Economic Implications of Potential Drug–Drug Interactions in Chronic Pain Patients

Robert Taylor Jr; Joseph V Pergolizzi Jr; R Amy Puenpatom; Kent H Summers

Disclosures

Expert Rev Pharmacoeconomics Outcomes Res. 2013;13(6):725-734. 

In This Article

Five-year View

Recognition of DDEs and the need to increase patient safety will gain traction as time progresses. Understanding and awareness of DDEs are currently being provided through all avenues of the medical community including government agencies, pharmaceutical companies, non-profits, physicians and patients. For example, the US FDA has recently been providing updates to various industry guidance for drug interaction studies as witnessed by revised draft guidance in 2012 on drug interaction studies–study design, data analysis and implications for dosing and labeling.[56] In addition, they are stressing the need for more research on CYP interactions, drug transporter interactions and on pharmacogenetics, all of which play key roles in DDEs and DDIs. As data become more available, drug labels will continuously be required to be updated. This will help increase both physician and patient awareness.

Additionally, increased physician and patient awareness programs will begin to come from other organizations such as pharmaceutical companies, nonprofit organizations and other government organizations. For example, pharmaceutical companies should continually update and improve their Risk Evaluation and Mitigation Strategy programs to inform physicians and patients about potential DDEs and DDIs associated with their drug product. Additionally, nonprofit organizations such as the Association of Chronic Pain Patients promote safe use of different analgesics (e.g., opioids, NSAIDS) through various avenues of patient education courses and materials.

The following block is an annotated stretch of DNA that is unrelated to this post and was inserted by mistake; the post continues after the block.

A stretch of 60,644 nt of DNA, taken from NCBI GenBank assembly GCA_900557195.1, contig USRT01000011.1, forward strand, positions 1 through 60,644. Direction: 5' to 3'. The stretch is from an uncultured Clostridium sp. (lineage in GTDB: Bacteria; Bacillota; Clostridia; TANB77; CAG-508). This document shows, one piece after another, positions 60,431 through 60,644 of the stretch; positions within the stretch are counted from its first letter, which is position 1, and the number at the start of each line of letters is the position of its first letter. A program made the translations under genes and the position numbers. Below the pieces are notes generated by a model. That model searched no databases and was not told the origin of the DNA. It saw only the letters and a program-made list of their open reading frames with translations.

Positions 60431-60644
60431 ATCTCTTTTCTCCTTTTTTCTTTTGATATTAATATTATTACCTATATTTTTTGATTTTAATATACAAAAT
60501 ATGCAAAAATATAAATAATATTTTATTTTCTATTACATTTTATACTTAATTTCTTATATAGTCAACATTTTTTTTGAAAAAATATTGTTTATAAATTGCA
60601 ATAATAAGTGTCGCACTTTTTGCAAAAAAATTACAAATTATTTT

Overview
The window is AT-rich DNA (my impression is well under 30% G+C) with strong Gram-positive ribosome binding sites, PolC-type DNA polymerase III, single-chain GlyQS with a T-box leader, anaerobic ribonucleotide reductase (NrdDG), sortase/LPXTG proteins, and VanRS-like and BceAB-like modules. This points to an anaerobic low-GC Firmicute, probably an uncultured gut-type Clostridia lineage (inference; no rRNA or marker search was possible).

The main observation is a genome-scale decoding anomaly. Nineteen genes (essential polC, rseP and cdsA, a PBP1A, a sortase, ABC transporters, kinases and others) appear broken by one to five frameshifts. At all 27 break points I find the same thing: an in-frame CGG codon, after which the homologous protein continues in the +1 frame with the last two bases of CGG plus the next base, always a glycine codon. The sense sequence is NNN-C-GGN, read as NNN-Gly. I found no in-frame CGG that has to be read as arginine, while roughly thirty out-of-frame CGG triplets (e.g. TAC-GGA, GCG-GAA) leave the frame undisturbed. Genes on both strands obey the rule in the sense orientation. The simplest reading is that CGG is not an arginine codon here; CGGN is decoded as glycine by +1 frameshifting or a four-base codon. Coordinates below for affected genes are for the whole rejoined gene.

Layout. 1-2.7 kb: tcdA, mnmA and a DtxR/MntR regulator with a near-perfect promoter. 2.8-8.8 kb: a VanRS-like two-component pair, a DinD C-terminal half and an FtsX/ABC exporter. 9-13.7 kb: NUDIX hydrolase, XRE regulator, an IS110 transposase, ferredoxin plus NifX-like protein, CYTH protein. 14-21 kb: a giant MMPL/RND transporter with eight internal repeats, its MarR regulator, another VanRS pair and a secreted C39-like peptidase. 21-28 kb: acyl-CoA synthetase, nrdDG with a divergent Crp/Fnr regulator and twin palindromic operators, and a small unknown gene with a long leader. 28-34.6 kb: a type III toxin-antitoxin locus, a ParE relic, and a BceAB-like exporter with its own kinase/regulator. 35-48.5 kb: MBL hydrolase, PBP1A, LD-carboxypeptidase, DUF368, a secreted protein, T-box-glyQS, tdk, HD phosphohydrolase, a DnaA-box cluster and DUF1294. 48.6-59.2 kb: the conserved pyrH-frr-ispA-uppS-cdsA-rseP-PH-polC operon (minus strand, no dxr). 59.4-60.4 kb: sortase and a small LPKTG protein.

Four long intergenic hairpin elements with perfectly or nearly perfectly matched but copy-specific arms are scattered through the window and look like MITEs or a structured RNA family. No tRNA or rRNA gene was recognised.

Enhancement of technology should also help increase awareness as well as become an essential preventive tool against patient exposure to DDIs. Prescription databases may become more integrated and streamlined within communities and states, allowing physicians to cross-talk with each other to see patient prescribed medications. As research continues to be conducted on drug interactions, databases should become more accurate and successful in guiding physicians to prescribe safely and appropriately.

Will the problem completely go away? No. There will always be patients with comorbitities requiring multiple treatments. However, the safety outcome can be improved dramatically from this point forward. It will be the collaborations among academia, industry, the government, patient prescribers and patients who will drive the success in developing useful information for the safe and effective use of drug products.

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